Audi Q3 35 TFSI 2020 road test review

Rear side view of a silver Audi Q3 35 TFSI 2020 car parked in front of a gate

Tim Nicholson

Posted November 24, 2020


Tim Nicholson tests the stylish Audi Q3 35 TFSI small SUV.

The original Audi Q3 small SUV made a big splash when it launched in 2012, quickly becoming one of Audi’s most popular models. Since the October 2019 launch of the second-generation Q3, it has risen to the top of Audi’s sales charts in Australia. We test drive the entry-grade front-wheel-drive 35 TFSI to see if all the attention is justified.

Thumbs up

Spacious cabin, huge boot, latest safety and comfort technology, excellent ride quality, great to drive.

Thumbs down

Some options should be standard, drab grey cabin could use some contrasting colours.

Front side view of a silver Audi Q3 35 TFSI 2020 car parked on a driveway in a country landscape

Price and positioning

From launch last year there was just one Q3 on offer – the 35 TFSI tested here. Now you can opt for a more powerful 40 TFSI quattro (all-wheel drive) and S line. Audi expanded the Q3 line-up recently with the Q3 Sportback, a coupe-style version of the Q3. If performance is what you’re after, the ballistic RS Q3 is available in SUV and Sportback guise.

The 35 TFSI kicks off the range at $46,400 and competes with the BMW X1, Jaguar E-Pace, Lexus UX, Mercedes-Benz GLA, Mini Countryman and Volvo XC40, undercutting the opening price of all but the Mini. 

The Q3’s standard equipment list is decent without being remarkable. It has more in it than the BMW but is missing a couple of features offered as standard in the Benz, like heated front seats.

Options fitted to our test car include metallic paint ($1250) and a Comfort package ($2600) that adds heated and electrically adjustable front seats, auto-dimming interior mirror, adaptive cruise control and heated and folding exterior mirrors. We’ve said it before and will say it again – heated seats (and the auto-diming mirror for that matter) should be standard on an Audi.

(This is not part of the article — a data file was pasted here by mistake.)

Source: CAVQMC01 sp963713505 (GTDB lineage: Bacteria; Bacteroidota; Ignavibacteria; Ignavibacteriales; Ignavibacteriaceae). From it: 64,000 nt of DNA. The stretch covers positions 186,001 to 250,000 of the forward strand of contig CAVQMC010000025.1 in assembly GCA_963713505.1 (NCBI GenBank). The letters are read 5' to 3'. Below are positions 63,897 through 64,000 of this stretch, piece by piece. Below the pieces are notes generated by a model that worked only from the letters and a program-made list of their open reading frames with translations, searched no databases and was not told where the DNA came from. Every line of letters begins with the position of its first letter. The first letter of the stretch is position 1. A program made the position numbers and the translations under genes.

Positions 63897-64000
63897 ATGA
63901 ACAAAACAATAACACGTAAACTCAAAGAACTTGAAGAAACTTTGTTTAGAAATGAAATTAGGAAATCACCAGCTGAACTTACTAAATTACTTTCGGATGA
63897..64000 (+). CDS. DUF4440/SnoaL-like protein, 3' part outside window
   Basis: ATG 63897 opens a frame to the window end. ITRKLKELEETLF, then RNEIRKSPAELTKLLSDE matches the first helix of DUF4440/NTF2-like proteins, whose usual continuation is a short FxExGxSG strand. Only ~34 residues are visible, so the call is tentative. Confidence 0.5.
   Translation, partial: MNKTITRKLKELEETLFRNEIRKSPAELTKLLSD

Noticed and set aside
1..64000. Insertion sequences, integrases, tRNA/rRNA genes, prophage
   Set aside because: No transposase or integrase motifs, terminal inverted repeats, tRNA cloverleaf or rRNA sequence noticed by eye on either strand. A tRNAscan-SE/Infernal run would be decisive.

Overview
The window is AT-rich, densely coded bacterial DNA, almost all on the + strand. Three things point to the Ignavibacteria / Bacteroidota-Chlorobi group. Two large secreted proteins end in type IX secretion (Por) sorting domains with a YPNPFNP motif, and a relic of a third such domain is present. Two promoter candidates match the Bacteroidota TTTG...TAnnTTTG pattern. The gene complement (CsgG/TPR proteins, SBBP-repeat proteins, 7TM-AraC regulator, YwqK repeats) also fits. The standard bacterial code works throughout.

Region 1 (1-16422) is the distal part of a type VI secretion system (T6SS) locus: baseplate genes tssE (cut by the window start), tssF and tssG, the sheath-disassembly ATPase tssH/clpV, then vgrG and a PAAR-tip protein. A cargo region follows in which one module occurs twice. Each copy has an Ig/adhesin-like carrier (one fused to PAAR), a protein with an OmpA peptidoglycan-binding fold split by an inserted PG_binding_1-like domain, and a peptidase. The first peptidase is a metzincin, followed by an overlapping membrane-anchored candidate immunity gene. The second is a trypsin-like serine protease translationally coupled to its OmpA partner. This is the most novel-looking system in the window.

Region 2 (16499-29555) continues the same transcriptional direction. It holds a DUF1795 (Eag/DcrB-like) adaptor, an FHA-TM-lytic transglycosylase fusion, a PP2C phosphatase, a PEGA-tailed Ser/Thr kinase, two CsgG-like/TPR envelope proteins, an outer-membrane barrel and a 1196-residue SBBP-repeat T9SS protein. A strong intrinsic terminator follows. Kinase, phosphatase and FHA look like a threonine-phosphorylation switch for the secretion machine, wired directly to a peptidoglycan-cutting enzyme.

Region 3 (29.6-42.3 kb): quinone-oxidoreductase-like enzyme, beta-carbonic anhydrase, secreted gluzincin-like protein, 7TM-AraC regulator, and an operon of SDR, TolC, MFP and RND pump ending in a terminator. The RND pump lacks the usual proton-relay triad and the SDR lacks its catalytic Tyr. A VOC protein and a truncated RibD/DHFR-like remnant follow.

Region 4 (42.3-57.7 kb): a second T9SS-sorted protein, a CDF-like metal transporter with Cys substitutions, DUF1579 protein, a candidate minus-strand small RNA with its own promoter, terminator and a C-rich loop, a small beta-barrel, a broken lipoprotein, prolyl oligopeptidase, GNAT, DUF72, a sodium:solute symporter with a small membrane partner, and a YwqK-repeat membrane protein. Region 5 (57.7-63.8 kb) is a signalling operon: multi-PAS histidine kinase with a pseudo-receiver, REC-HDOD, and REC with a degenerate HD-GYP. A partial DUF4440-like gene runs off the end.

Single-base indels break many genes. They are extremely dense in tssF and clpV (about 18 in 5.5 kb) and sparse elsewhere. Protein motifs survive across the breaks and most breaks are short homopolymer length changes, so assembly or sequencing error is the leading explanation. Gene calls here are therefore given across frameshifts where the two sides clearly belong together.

Safety first

As well as a five-star ANCAP safety rating, the Q3 comes with a high level of standard safety gear (see table below).

The adaptive cruise functions as it should, accelerating and slowing precisely with the vehicle ahead. The lane-keeping aid could be more intuitive – it tends to bounce the Q3 between line markings.

 

Close up of the head light of a silver Audi Q3 35 TFSI 2020 car

The inside story

Audi’s current interior design language is a winner. It’s a typically clean design, but the use of irregular shapes gives it an edge. Aside from the air-conditioning controls there are few buttons in the centre console, although we love that Audi has retained a volume dial. Most functions are housed in the excellent 10.1-inch Connect Plus infotainment and navigation display with haptic touchscreen. The menu is uncomplicated and you don’t need to drill down into sub menus to find a function. Audi’s ‘Virtual Cockpit’ digital instrument cluster provides the driver with clear navigation guidance in the line of sight.

The leather-appointed seats are firm yet comfortable, but they look inexpensive. Everything from the upholstery to the dash and door panels is a similar shade of grey and the cabin could do with some contrasting colours to break it up. It doesn’t exactly scream premium, but the quality of the materials and build can’t be faulted.